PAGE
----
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Keinosuke Enoeda

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Keinosuke Enoeda ''Tiger''

On 29th March 2003 the world lost a very senior and accomplished Karate master - the Shotokan Tiger “Tora” Keinosuke Enoeda Sensei of the Japan Karate Association.

Enoeda is a key figure in Shotokan Karate History. He came from the first group of young instructors ever produced by the JKA who ‘proved’ themselves in the new arena of competition before taking Japanese Karate to a waiting world.

He was Chief Instructor to the KUGB (Karate Union of Great Britain) for over 35 years in which time he inspired generations of Karateka. As a junior in Scotland in the 1970’s, I clearly remember Enoeda Sensei’s vigorous instruction and his powerful presence.

The recollection of preparing to attempt his grading examinations still makes me mentally leap to attention.

Watch the Shotokan Tiger in Action...

Memories of a Karate Master

His twice-a-year live-in seminars at Crystal Palace National Sports Centre in London were world renowned for bringing together Karateka from all over the UK and abroad to share training time and friendships.

The last thing I did before coming to live in Australia was to attend Enoeda Sensei’s 1981 summer course. I can recall his mastery of Shotokan Karate Techniques, his sheer enthusiasm and the proud contentment he displayed when he was around Karate people.

Enoeda Sensei lived a life completely dedicated to Budo Karate. As Karate Legends go he was without peer and worthy of the name Shotokan Tiger. His presence commanded the attention of anyone near him and his vitality was contagious.

His legacy is his contribution to the development of Shotokan Karate inside and outside of Japan and to the lives of thousands of his students.

Shotokan Tiger Enoeda Kekomi

Enoeda - The Shotokan Tiger

The following is an adaptation of a piece written about Master Enoeda some years ago by his student and friend, Sensei Terry O’Neill of the KUGB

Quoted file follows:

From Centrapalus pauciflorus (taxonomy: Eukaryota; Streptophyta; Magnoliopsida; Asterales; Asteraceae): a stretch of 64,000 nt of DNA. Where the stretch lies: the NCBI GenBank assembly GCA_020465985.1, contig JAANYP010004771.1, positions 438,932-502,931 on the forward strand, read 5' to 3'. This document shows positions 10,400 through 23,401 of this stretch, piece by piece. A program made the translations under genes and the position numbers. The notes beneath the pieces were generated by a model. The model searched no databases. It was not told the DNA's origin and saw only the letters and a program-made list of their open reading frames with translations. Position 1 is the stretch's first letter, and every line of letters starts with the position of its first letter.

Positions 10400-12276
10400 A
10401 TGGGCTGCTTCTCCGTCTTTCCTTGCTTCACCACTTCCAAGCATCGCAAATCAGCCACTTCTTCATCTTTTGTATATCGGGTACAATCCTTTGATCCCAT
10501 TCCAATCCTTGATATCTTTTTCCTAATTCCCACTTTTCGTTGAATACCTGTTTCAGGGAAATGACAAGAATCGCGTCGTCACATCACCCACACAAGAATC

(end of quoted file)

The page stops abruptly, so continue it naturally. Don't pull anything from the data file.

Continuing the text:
Tora is the Japanese word for tiger.

..it is also the nickname by which Keinosuke Enoeda of the Japan Karate Association was known during his fighting days in Japan.

The JKA is the organisation that represents the Shotokan style of Karate, which has produced a great many famous instructors, each of whom eventually became a famous Karate Master.

Of this elite group, one man stands out for his tremendous fighting spirit.

'Tora' Enoeda is renowned all over the world for his indomitable spirit and truly dynamic teaching style.

A descendant of two samurai linesthat date back to the Meiji period, Enoeda carries on the warrior tradition admirably.

Early Days

The Shotokan Tiger was born in Fukuoka on the island of Kyushu in southern Japan on July 4th 1935 and practiced Japanese martial arts from an early age. At the age of seven he began Judo. He regularly entered Judo competitions and was once runner-up in the All Japan High School Championships.

At the age of 17, shortly after he gained his second degree black belt, he watched a demonstration of Shotokan Karate Techniques given by two members of the Takushoku University Karate Club in Tokyo. He was won over and the sport of Judo lost a good up and coming player. Takushoku University was well known for its strong Japanese martial arts faculty, particularly its tough Karate section. This was main reason Enoeda enrolled.

After two years he passed his first degree black belt examination, and two years later, aged 21, he was made captain of the club. It was during his university training that he received instruction from the great Karate master Gichin Funakoshi.

All Japan Champion

Shotokan Tiger Enoeda ShiraiAfter graduating in 1957 with a degree in commerce, Enoeda was invited to join the instructor’s course at JKA headquarters.

He accepted and for the next three years studied on a daily basis under Karate master Masatoshi Nakayama chief instructor of the JKA.

Enoeda regularly entered tournaments and achieved several victories. These included prestigious regional Karate tournaments.

In 1961 he won third place in the kumite division of the all-Japan championships and also placed in the kata event. The following year he repeated his kata placing and finished second to Hiroshi Shirai, a fellow JKA instructor.

In 1963, after another year's hard preparation, Enoeda turned the tables on Shirai in the kumite final and became the all-Japan champion.


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